From June 23 to June 26, heavy downpours pounded the Mid-Atlantic region of the United States, including the nation’s capital, Washington, D.C. At one point, the primary interstate highway circling the city, the Capital Beltway, was closed after a mudslide covered the road. Other roads in the region were also closed as a result of widespread flash flooding. The rains fell as a steady stream of very moist tropical air was channeled up the East Coast from the South. The air stalled over the Mid-Atlantic region, where it was continuing to produce heavy rain as of June 26.
This image shows an estimate of rainfall totals for June 23 through June 26. The heaviest rainfall totals for the period (shown in red) were around 6 inches, occurring over Maryland’s Eastern Shore (east of the Chesapeake Bay) and central Delaware. Locally, 10 to 12 inches of rain was reported in Federalsburg, Maryland, which falls within the dark red region in eastern Maryland. Other areas of heavy rain are evident northwest of Baltimore between the city and the eastern slopes of the Appalachian Mountains, over north-central North Carolina, and in parts of Virginia and southern New Jersey.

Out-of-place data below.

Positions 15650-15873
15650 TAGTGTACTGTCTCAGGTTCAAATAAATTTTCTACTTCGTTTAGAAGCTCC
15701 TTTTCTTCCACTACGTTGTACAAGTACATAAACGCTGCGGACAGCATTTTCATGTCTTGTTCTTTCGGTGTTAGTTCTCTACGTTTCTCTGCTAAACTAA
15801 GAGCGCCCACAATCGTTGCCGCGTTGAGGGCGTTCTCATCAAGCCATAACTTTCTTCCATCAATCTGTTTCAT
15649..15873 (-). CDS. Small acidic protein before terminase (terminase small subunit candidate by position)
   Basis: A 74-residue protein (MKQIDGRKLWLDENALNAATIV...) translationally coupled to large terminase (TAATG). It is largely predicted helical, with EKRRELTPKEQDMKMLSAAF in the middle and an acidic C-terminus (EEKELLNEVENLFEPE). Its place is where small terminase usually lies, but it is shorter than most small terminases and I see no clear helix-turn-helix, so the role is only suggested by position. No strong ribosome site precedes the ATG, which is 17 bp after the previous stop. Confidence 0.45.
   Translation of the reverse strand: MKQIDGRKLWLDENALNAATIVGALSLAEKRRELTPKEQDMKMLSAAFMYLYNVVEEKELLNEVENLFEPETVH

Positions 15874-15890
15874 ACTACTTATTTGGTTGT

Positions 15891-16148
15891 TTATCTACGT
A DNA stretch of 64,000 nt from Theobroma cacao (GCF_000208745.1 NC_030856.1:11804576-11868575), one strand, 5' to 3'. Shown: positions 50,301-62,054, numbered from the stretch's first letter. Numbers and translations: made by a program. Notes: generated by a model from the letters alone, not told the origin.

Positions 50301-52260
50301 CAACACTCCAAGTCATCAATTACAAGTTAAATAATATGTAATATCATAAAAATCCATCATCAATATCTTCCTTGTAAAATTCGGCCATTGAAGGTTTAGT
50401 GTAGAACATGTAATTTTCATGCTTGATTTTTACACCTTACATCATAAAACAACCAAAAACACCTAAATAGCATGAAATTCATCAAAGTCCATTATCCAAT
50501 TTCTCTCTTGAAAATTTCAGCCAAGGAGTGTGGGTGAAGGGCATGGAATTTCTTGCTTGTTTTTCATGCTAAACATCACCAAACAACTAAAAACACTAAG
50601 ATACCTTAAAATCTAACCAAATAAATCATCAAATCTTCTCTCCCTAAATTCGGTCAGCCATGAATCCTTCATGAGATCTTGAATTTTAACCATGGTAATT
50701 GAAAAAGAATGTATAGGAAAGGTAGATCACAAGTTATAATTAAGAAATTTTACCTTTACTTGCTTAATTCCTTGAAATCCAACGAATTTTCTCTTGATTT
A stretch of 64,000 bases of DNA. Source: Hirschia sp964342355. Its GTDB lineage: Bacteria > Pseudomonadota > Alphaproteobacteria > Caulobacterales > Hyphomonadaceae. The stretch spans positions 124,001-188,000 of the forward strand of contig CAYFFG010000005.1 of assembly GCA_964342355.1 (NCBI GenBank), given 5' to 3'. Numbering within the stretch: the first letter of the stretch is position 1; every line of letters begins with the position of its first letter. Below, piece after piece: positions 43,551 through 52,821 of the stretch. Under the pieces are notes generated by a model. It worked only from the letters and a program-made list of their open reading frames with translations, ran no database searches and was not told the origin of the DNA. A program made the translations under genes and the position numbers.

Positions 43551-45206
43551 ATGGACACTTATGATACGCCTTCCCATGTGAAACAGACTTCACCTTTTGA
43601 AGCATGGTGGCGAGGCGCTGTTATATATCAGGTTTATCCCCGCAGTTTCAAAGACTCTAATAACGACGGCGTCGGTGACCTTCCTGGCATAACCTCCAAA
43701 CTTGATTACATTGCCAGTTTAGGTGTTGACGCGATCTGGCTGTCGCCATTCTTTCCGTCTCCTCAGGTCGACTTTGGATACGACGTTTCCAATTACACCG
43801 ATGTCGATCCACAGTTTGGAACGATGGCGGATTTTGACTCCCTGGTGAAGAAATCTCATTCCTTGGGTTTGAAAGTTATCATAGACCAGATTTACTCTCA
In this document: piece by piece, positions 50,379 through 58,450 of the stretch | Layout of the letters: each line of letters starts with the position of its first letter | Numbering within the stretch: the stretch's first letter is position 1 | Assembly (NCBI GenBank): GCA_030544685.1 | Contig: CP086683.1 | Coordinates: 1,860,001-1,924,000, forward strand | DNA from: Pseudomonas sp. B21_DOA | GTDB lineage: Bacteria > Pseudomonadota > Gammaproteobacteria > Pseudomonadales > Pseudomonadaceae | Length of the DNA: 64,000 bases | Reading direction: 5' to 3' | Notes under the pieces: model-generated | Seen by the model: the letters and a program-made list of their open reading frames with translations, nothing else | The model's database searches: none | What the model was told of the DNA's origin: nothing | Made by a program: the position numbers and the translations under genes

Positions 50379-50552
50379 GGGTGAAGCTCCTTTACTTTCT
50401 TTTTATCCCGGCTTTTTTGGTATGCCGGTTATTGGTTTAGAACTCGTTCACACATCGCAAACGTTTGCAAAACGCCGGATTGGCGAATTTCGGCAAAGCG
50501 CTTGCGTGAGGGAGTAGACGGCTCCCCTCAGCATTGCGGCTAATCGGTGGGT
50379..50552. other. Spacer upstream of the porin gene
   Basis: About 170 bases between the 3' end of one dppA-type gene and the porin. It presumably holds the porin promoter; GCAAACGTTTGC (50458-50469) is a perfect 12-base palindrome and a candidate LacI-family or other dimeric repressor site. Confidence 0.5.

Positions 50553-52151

The rainfall totals in this image are from the near-real-time, Multi-satellite Precipitation Analysis (MPA) developed at NASA Goddard Space Flight Center to monitor rainfall over the global tropics. The MPA uses rainfall measurements from the Tropical Rainfall Measuring Mission satellite (TRMM) to calibrate rainfall estimates from other satellites. TRMM was launched in 1997 to measure rainfall over the global tropics. The satellite uses a combination of passive microwave and active radar sensors to detect rain, and these estimates of rainfall totals can be used to calibrate rainfall estimates from other satellites. TRMM is a joint mission between NASA and the Japanese space agency, JAXA.